Newbie sound question

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I am using Adobe Premier Pro. I have found that when burning to DVD the sound
in some places comes out scratchy (static like speakers being overdriven) on
the DVD whereas in the preview it was perfect. I've gone back and adjusted the
sound in the preview and have had mixed results. This is not a problem on the
final output version on the hard drive, only on the DVD.

Any suggestions?

Thanks,
Chase
 

igor

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> I have found that when burning to DVD the sound
> in some places comes out scratchy (static like speakers being overdriven)

You are talking about "tinny" metallic sound, right?

>
> Any suggestions?
>

Yes. If we are talking about the same sound, then most likely your
footage was shot with 12-Bit audio (default setting on most
camcorders, check yours). Premiere captures it as 32Khz audio. For DVD
you need 48Khz audio, which means your camcorder needs to be in 16-Bit
mode and you won't have this problem again. Also make sure that when
you start a project in Premiere, you select "48Khz audio", I think it
defaults to 32.

Since it's not going to help you now, here are possible solutions:

1.) Change the audio settings of your project to 48Khz audio and
re-render. Premiere just may do the conversion for you.

2.) If step #1 fails, use TMPGEnc to turn your AVI into DVD copatible
MPEG. To convert the sound, you will need to get a free plugin that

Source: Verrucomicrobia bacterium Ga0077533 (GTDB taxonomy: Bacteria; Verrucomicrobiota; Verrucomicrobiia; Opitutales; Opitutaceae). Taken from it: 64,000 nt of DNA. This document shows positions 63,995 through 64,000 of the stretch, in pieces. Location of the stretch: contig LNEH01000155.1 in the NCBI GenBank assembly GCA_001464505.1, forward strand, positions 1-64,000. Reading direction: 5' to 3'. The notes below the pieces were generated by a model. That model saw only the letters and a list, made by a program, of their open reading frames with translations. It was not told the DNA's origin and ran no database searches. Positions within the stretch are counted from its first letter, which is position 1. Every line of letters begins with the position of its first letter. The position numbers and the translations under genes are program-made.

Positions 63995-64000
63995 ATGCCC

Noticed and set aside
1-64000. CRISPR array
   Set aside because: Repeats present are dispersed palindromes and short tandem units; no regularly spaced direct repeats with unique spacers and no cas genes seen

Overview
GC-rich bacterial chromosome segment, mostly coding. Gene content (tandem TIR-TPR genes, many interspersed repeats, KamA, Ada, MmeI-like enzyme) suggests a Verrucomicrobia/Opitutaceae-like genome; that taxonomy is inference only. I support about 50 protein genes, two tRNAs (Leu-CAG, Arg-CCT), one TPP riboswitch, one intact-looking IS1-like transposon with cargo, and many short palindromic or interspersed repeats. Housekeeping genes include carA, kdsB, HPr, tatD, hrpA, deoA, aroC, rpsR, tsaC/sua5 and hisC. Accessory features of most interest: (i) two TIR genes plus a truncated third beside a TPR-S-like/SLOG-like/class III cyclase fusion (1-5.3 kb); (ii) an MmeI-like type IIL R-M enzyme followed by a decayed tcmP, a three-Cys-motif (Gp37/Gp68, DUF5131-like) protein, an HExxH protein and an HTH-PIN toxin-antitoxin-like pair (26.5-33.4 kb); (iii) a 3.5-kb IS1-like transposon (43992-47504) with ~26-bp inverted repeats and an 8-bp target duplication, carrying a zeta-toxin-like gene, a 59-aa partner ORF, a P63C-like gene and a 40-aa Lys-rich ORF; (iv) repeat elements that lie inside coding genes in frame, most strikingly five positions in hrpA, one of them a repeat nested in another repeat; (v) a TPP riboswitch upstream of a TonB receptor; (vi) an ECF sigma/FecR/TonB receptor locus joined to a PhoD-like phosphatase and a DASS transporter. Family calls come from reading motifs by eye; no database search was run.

does just that. I don't remember the plugin's name, but if you go to
www.dvdrhelp.com and search their forums for "tinny sound" you will
see what it is and where to get it. IIRC, I didn't have to do that,
step #1 worked for me.

In the future, if you shoot MiniDV and make DVDs, make sure your
camcorder is always set to 16Bit audio, you will avoid all these
steps. (other then selecting 48Khz when starting a Premiere project)

> Thanks,
> Chase

HTH,

Igor.
 
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>Subject: Re: Newbie sound question
>From: igarber@optonline.net (Igor)
>Date: 4/30/2004 1:05 PM Central Standard Time
>Message-id: <564bfe95.0404301005.7604e697@posting.google.com>
>
>> I have found that when burning to DVD the sound
>> in some places comes out scratchy (static like speakers being overdriven)
>
>You are talking about "tinny" metallic sound, right?
>
>>
>> Any suggestions?
>>
>
>Yes. If we are talking about the same sound, then most likely your
>footage was shot with 12-Bit audio (default setting on most
>camcorders, check yours). Premiere captures it as 32Khz audio. For DVD
>you need 48Khz audio, which means your camcorder needs to be in 16-Bit
>mode and you won't have this problem again. Also make sure that when
>you start a project in Premiere, you select "48Khz audio", I think it
>defaults to 32.
>
>Since it's not going to help you now, here are possible solutions:
>
>1.) Change the audio settings of your project to 48Khz audio and
>re-render. Premiere just may do the conversion for you.
>
>2.) If step #1 fails, use TMPGEnc to turn your AVI into DVD copatible
>MPEG. To convert the sound, you will need to get a free plugin that
>does just that. I don't remember the plugin's name, but if you go to
>www.dvdrhelp.com and search their forums for "tinny sound" you will
>see what it is and where to get it. IIRC, I didn't have to do that,
>step #1 worked for me.
>
>In the future, if you shoot MiniDV and make DVDs, make sure your
>camcorder is always set to 16Bit audio, you will avoid all these
>steps. (other then selecting 48Khz when starting a Premiere project)
>
>> Thanks,
>> Chase
>
>HTH,
>
>Igor.
>
>
>
>
>
>

Thanks, much. I bet this will solve the problem!

Chase